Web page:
Owen’s confusion comes from the novelization of Return of the Jedi, a piece cut (fortunately) from the final movie script. In it, Kenobi’s spirit claims Owen was actually his brother. Cleverly, the writers hedged their bets on this. In Jedi Apprentice it reveals Obi-Wan really did have a brother named Owen, barely remembered. It does not name any details on him. The short story ‘Lone Wolf’ also has Obi-Wan noting the realization that he remembered a brother named Owen, and he was now searching for Owen Lars, step brother of a man he thought of like a brother.
Clever Repairs, Tweaks and Corrections After the Fact
The biggest glitch caused by the prequels was to the timeline. It had long been considered that the clone wars occurred around 30 or 40 years before A New Hope. While no one had written directly about that time, even a mention of events or of a parent or grandparent for a character could be thrown off.
Leia and the Empire’s deception to the Noghri. discovering Honoghrs Clone Wars catastrophe…the sourcebook suggests she accidentally used the planets own rotational period for the count.
Halcyons and Horns. Corran Horn’s father’s age is thrown off, as he was considered about 10 in the clone wars. Also Nejaa Halcyon, his grandfather was said to be killed right after. Nejaa’s explanation was that for some worlds, the war already had moved on.
Spaarti cylinders and Unstable Clones. Naturally, when the Thrawn trilogy was writing it was assumed the Clones were the ‘bad guys’ against the Jedi. However it was revealed in the Republic Commando stories that there really were clones grown by people other than the Kaminoans, and the results weren’t always emotionally stable. This was to hide the extra clones from the Jedi Generals. Also Dark Horse Comics revealed that certain Nikto were being cloned to fight for the Separatists.
Pellaeon and the long Naval Career. This may seem off after one sees in the prequels that the Republic had no standing army or navy. However, they did have a judiciary fleet. Member worlds also had fleets. These actually tied into the ‘Katana’ storyline. Pellaeon is directly mentioned in The Clone Wars TV series tie in books.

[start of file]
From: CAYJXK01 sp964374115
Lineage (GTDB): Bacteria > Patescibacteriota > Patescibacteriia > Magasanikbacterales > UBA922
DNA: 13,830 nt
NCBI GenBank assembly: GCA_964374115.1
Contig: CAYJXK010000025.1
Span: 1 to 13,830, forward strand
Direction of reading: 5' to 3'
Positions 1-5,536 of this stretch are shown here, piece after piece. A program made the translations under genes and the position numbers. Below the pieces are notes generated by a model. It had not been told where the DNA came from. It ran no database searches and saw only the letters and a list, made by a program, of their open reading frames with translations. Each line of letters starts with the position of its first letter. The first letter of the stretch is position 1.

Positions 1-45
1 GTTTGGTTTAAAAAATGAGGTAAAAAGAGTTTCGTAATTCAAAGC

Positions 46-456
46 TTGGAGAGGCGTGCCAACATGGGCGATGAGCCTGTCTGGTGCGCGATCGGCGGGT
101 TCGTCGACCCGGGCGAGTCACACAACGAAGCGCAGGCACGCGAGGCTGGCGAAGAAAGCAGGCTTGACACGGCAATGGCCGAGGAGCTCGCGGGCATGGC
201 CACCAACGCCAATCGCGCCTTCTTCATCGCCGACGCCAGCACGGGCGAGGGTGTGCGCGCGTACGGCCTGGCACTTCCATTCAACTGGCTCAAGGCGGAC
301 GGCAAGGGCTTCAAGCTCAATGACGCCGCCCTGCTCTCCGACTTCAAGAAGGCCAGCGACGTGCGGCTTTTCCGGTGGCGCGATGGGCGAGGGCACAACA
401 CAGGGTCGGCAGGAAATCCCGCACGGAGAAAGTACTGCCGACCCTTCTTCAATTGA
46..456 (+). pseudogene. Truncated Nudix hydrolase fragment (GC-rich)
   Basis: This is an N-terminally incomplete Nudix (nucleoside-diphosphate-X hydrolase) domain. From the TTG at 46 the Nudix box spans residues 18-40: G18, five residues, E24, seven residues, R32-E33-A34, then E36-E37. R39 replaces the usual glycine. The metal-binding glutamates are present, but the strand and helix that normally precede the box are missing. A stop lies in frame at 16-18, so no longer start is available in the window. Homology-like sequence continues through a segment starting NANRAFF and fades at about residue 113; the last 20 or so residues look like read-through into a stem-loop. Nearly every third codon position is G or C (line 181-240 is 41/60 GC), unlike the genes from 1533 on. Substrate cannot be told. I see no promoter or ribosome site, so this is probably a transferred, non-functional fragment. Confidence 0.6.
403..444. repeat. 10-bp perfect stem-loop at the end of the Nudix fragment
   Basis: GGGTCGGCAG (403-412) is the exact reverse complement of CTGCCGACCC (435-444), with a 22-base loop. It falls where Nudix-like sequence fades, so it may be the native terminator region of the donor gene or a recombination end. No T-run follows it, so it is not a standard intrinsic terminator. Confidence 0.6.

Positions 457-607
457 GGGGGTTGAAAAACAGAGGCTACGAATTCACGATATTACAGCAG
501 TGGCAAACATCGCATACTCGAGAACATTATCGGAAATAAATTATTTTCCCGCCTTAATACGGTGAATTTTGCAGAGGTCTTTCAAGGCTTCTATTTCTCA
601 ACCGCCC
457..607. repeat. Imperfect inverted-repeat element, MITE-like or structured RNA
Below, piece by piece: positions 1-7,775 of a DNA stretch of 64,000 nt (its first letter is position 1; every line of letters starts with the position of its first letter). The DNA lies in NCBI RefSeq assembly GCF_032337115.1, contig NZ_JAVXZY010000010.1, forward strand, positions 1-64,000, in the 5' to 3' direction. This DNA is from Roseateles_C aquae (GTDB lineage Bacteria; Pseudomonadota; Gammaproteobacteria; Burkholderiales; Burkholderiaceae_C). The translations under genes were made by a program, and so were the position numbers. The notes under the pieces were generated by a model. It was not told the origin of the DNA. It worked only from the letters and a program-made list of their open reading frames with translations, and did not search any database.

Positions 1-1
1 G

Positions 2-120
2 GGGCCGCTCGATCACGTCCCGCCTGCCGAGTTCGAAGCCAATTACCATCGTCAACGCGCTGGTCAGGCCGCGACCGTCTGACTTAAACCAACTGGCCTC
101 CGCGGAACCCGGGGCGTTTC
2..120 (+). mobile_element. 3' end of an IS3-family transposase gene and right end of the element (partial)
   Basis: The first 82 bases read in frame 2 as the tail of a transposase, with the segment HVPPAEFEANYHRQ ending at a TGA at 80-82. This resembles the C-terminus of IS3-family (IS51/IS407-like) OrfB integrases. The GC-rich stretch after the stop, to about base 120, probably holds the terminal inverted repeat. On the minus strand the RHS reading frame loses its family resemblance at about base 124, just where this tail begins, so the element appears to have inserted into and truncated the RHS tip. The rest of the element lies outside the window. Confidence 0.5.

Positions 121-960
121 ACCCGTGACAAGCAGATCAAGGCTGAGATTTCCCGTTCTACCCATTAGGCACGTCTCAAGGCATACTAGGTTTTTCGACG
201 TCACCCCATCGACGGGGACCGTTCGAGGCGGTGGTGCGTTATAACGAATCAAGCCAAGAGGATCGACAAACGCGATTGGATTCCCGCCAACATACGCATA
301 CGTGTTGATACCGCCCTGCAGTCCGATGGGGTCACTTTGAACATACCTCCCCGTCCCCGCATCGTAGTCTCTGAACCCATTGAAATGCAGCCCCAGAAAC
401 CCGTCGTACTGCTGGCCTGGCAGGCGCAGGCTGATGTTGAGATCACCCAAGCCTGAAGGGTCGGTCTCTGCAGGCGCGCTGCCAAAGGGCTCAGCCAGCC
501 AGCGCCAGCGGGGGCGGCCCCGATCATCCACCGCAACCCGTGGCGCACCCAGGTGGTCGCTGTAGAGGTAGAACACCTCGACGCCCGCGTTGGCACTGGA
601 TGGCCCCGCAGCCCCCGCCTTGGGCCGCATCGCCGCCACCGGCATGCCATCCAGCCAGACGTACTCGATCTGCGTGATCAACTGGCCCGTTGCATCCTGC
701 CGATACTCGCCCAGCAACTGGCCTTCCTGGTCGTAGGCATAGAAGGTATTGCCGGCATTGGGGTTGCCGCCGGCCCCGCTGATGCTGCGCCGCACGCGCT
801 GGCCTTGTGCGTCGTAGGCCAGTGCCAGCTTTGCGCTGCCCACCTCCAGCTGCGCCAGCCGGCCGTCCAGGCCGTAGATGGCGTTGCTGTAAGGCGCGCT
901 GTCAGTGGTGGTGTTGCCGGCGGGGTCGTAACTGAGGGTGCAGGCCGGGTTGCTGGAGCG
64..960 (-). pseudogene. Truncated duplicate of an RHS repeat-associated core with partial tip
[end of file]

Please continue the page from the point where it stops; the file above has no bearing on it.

The Jedi didn’t marry. One has to consider that this began with Tales of the Jedi, by Dark Horse comics, set long before the prequels. The transition to banning marriage seems to have started in between the Tales of the Jedi era and the Knights of the Old Republic era. That means a change within one generation. It’s not a stretch to believe Anakin Skywalker isn’t the only one who would disagree on the rule. In Jedi Trial, Nejaa Halcyon confesses to him that he has a secret family. In The Clone Wars: No Prisoners, book, Djinn Altis (master of the Jedi from Children of the Jedi) was revealed to be leader of a Splinter Faction. And in Knights of the Old Republic itself, Jolee Bindo has a great deal to say about why he left the Jedi that ties into the subject.
As for Master Ki-Adi-Mundi’s family, it’s apparently because Cereans have a very low birth rate, especially among males, that he was given special dispensation.
Only Masters sit on the Jedi Council. Anakin said this long after Dark Horse Comics Ki-Adi-Mundi had been praised for gaining a seat while a mere Jedi Knight. This was explained as Master Mundi was only a temporary sit in for Master Giett, who was on an extended mission and out of touch.
Greedo. Greedo had long had a backstory, written in the Tales of Mos Eisley Anthology. This got damaged by the Phantom Menace novelization, which had Anakin Skywalker (at age 9) getting into a fist fight with him. It was later explained that one was Greedo the Elder and the other was Greedo the Younger, relatives.
Boba Fett. Boba Fett’s tale from the Bounty Hunter Wars claimed he started life as Jaster Mereel of Concord Dawn, exiled for murder. Naturally his new ‘cloned’ birth alters this. The expanded universe explained this by having Jaster Mereel of Concord Dawn being the man who adopted Jango Fett when his family was killed. Boba’s life did mimic his, in that he moved at one point to Concord Dawn, became a Journeyman Protector, only to be exiled for murder. Dark Horse Comics tells the story in the Jango Fett mini series and Republic Commando gives mention as well.
Tombstones. A minor, niggling background detail but still a puzzle. In Attack of the Clones there are clearly headstones on the Lars farm. The represented relatives of the Lars, not only Shmi. In A New Hope they are just gone. According to the Life of Luke Skywalker, he remembers overhearing a discussion about how his Uncle didn’t see any need for anyone to know where they were buried.